"The crew on that airplane were [an] expert team, and they got that way through their training," Harden says. "You didn't just have two pilots up there who independently of each other were very qualified in their jobs. You had two pilots who knew how to work seamlessly as a team."

• The organization must use what Harden calls "hard-wired safety tools." These would be checklists, communication scripts, and standard operating procedures that "hard wire" the proper safety procedures.

"If you use these safety checklists or these scripts, you have no choice but to use good teamwork, because the teamwork is built into the checklists," he says.

• The organization's leadership must enable people in the organization to use teamwork and safety tools. In other words, the leadership must make those resources available and support their use in every way.

Even with all the emphasis on patient safety in recent years, the health care industry has not sufficiently adopted the principles of high-reliability organizations, Harden says. The primary cause of patient harm is a breakdown in interpersonal relations, teamwork, and collaboration, he notes, accounting for about 70% of all adverse events.

That figure has been relatively unchanged over the past 10 years, he says. Root cause analyses frequently trace back to communication breakdowns, yet the health care industry still has been slow to adopt the same techniques that produced the Miracle on the Hudson, he says.

"If you look into the root cause, it's not uncommon to find that somebody on the team had a concern, a feeling in their gut, that something was not right," he says. "When you ask them after the patient has been harmed why they didn't speak up, they tell you that they didn't think administration would support them if they stopped the line — or they thought some doctor would bite their head off."

But when you ask the physicians and supervisors whether they expected the employee to speak up, they always say yes, that they encourage that kind of initiative, Harden says. When asked to show where they put that expectation in writing, most can't provide evidence, he says.

"If you want someone to speak up and be assertive if they detect something that is unsafe or not in the best interest of the patient, it's hard to find that kind of language in a policies and procedures manual saying it's a requirement," Harden says.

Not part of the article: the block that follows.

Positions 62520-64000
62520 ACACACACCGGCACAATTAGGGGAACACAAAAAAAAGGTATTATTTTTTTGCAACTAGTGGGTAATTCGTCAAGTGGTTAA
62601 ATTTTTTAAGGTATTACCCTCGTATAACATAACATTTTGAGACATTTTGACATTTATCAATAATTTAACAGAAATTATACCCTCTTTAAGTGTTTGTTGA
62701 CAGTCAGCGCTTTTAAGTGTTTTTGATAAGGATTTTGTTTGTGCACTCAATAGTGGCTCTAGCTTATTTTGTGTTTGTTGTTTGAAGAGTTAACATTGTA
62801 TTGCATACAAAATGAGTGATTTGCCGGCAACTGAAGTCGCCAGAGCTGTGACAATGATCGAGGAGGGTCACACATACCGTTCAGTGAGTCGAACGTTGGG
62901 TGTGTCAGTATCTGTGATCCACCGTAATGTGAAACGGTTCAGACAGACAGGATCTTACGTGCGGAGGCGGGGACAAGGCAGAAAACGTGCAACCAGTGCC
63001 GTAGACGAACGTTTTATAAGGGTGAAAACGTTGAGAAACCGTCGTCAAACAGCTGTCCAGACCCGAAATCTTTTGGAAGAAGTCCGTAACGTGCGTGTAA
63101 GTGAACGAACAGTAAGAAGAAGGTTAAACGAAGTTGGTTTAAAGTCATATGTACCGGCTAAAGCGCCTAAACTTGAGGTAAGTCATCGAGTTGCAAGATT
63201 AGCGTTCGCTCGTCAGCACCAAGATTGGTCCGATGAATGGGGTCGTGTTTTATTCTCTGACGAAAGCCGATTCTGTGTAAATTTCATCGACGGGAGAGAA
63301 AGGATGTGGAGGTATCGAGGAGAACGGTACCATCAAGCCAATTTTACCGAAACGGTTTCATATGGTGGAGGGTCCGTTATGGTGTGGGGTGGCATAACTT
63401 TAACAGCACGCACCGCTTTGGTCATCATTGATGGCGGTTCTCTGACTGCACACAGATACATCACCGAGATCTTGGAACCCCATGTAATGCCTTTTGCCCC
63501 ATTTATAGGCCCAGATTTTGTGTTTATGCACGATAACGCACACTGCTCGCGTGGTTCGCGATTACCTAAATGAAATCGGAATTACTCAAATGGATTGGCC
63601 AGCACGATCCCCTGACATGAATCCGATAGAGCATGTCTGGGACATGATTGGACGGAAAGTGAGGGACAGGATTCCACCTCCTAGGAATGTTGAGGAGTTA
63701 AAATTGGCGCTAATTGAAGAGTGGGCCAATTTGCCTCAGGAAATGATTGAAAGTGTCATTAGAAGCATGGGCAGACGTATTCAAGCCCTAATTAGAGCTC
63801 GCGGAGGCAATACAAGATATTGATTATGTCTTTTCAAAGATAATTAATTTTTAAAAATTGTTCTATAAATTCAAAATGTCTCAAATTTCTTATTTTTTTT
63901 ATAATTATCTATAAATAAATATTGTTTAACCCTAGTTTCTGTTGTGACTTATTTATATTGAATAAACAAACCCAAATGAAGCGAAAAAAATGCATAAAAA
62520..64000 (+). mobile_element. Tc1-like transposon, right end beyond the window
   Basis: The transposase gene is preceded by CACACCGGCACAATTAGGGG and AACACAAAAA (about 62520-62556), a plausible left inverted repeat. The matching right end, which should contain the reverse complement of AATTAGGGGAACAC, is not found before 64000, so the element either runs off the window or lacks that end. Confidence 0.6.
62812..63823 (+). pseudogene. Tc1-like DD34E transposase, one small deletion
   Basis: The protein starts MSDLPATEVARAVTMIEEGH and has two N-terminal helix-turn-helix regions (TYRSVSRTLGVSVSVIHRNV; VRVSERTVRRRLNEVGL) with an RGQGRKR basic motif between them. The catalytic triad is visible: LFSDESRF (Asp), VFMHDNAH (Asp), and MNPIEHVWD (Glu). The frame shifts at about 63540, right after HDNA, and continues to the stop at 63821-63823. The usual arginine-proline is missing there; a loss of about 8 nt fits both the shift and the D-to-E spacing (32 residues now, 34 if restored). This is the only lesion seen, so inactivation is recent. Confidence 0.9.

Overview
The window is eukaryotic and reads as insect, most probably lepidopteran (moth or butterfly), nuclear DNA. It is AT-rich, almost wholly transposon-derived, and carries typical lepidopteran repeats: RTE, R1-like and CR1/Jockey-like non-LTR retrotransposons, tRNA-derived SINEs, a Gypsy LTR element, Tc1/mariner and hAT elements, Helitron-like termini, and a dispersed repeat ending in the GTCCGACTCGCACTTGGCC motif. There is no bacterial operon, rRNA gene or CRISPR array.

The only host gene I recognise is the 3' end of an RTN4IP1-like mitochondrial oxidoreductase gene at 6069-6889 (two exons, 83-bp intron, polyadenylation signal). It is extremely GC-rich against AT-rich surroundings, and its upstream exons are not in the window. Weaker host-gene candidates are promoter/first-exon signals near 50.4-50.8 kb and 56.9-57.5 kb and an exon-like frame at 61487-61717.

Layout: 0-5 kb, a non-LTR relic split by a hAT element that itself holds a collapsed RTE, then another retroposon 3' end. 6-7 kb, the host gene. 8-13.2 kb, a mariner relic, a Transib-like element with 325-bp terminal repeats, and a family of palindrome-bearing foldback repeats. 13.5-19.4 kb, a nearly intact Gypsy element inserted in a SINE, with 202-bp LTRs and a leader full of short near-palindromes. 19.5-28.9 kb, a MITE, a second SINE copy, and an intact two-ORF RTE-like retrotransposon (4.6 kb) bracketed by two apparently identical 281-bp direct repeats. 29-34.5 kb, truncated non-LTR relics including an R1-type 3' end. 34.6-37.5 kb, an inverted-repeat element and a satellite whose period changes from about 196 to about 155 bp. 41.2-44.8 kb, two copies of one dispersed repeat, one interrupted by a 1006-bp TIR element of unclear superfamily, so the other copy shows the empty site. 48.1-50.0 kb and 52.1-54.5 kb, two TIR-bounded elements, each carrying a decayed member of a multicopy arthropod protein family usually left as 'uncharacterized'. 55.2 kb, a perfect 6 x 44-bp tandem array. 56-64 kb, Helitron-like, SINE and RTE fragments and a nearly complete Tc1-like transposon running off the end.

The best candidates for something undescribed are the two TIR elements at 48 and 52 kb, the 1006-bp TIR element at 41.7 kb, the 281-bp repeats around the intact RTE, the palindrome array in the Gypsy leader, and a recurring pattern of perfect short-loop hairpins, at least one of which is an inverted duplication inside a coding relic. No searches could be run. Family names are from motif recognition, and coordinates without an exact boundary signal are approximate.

Must reward employees

Providers also are lax about including such a requirement in their new hire training and inservices, Harden says. They also are remiss in rewarding employees who do speak up by putting a positive notation in their personnel files, he says.

"We don't require it in the policies and procedures manual; we don't train them in teamwork when we hire them; and we don't reward them when they do it; and we don't check that they can do it in their annual performance reviews," Harden says. "Is it any wonder why you're not getting that behavior at the moment of truth? Leadership has done nothing concrete to [foster] that teamwork and make sure that kind of behavior is sustained over time."

Many industries are adopting the high-reliability practices that have proven successful in aviation and other fields, and Harden encourages risk managers to push for a focused effort to improve teamwork. As experience in other fields has shown, merely saying you encourage teamwork is not enough. The health care organization must implement concrete steps to make teamwork a necessity rather than just a good idea, he says.

The tools for health care teamwork may have to be the first objective. Harden believes checklists and similar tools have not been used as extensively in health care as in other industries, because they have not been well-designed.

"Our health care professionals are some of the best in the world, so it's not a matter of lacking expertise or not wanting to do what's right for the patient," Harden says. "It's a question of developing a system that allows them to work together as an expert team. That has not really taken hold across the health care industry, and it has to if we want to see more Miracle on the Hudson type endings when something goes wrong."

Sources

• Stephen Harden, CEO, LifeWings, Memphis TN. Telephone: (800) 290-9314. Web site: www.saferpatients.com.

• Jose L. Gonzalez, MD, Medical Director, Texas Medicaid/SCHIP HHSC/OMD, Austin, TX. Telephone: (512) 491-1325. E-mail: Jose.Gonzalez5@hhsc.state.tx.us.